Welcome to Corner Stitch, a brand new section by and for trainees. First up is outgoing Vascular Specialist residents and fellows editor Laura Marie Drudi, MD, who introduces this monthly column with a retrospective on her time representing medical students, residents and fellows in these pages. She takes us on a journey through her years as a trainee, and explains how she found her writing voice.
To the Vascular Specialist community:
It has been such a tremendous honor to serve this community through my position as a trainee editor since 2014. You all have seen the range of my writing—from opinion to creative and reflective pieces—as I matured from a young trainee to a fellow. It is now time to seek new voices for Vascular Specialist as I transition into a new role from trainee to faculty.
I would like to take this opportunity to reflect on these past eight years with a community I have come to call family. In 2014, I was deeply humbled at meeting Russell Samson, MD, at a local Canadian meeting in our nation’s capital, Ottawa. As one of the few young trainees at the meeting, and somewhat timid, I got up the courage to go introduce myself to our keynote lecturer, Dr. Samson. I am ever so grateful to my younger self for taking that leap of faith just to say “hello”—that young Laura Drudi had no idea of the journey that was to follow.
I am immensely indebted to Dr. Samson, who took me under his wing and onboard his vision for Vascular Specialist, which grew to become the official newspaper of the Society for Vascular Surgery, and the publication you now know today. He later passed the baton on to the current medical editor, Malachi Sheahan III, MD. Both these editors have guided and mentored me through my writing, and given me the space to grow and be creative. From my very first piece, “Life as a hospital bed,” to my last as a trainee, “A healing touch,” I hope my words, intentionally crafted, transported you all into my world as I navigated and discovered myself in the process.
I have always had a love for writing, and found solace and peace in expressing myself through my handwritten stream of words. I believe my true voice has always been the words fashioned into reflections and stories—some of which have made it into print, and others that are not yet ready to be shared.
Growing as a writer in Vascular Specialist has opened doors through networking with fellow writers, editors, and vascular surgeons from across the world. I found strength and leadership through my crafted words. Looking back, initially I was always stronger with a pen-to-paper approach, and, if I was being honest, I hid behind my written words.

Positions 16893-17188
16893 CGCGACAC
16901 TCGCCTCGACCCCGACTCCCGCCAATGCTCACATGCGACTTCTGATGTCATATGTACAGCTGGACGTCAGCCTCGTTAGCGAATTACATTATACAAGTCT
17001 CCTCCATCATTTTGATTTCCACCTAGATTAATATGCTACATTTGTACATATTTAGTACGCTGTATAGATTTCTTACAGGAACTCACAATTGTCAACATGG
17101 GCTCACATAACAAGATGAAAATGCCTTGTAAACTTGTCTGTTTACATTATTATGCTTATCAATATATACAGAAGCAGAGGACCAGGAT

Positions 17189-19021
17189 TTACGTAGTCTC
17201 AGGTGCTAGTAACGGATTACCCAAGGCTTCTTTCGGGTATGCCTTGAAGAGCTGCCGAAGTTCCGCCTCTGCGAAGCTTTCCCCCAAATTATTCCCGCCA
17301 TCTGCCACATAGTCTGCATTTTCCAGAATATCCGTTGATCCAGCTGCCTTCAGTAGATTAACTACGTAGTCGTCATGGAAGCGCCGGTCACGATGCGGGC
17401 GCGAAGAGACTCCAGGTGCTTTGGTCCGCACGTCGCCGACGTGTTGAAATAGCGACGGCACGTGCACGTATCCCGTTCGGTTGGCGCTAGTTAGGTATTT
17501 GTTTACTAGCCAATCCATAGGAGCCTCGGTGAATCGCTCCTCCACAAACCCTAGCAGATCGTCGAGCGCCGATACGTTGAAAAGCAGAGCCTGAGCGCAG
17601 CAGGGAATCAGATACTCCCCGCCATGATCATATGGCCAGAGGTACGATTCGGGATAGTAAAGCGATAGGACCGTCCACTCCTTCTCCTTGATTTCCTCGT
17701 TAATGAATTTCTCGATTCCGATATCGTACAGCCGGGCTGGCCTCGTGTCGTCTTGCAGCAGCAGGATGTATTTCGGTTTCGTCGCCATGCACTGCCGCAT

But Vascular Specialist enabled me to grow as a writer and as a person, and I also found strength and confidence in my own spoken voice through that process. Through the years, Vascular Specialist has heard my unique voice through my own lived experiences, but I hope the trials and tribulations I experienced, and the lessons I learned along the way, resonated with readers and guided you from afar. Before I take my leave, I wanted to share some final wisdoms and lessons learned as a trainee.
First, training is hard. Treat it like a marathon, or a half-Iron(wo)man in my situation—a challenge in which I also consciously and intentionally chose to (foolishly) partake. However, similar to my half-Ironman training, residency required training like an athlete (nurturing body, mind and soul). Take care of your whole self because no one else will do it for you. Second, no matter what you think, you aren’t alone in the struggles you are experiencing. Lean on people you trust inside or outside of your institution, and create a community of people like-minded and spirited.
And, finally, be patient. It took me a long time to learn this one, and I honestly don’t think I have learned it fully yet. Growing into the person and surgeon you will become will take time, and it requires patience. Going back to lesson one—life and training isn’t a sprint. And although it is great crossing the finish line and getting the medal, what matters most is what you invested in the process. Enjoy the process and have faith in it.
Alas, the time for change has arrived. It is long overdue that I pass my pen to a new person—and voice—for our new trainee section, Corner Stitch. However, you will be sure to find my whimsical stream of words in other pieces for Vascular Specialist, and I will continue to serve and mentor our future trainee editors. For all inquiries for this position, you can send an email to Dr. Sheahan. Thank you to the readers of Vascular Specialist for continuing to read my work and for supporting me through my journey. It has been an utmost pleasure.
Thank you all.
Laura Marie Drudi recently completed a limb salvage fellowship at Sint Blasius Hospital, Dendermonde, Belgium. She is now a vascular surgeon at Centre Hospitalier de L’Universite de Montréal, Canada.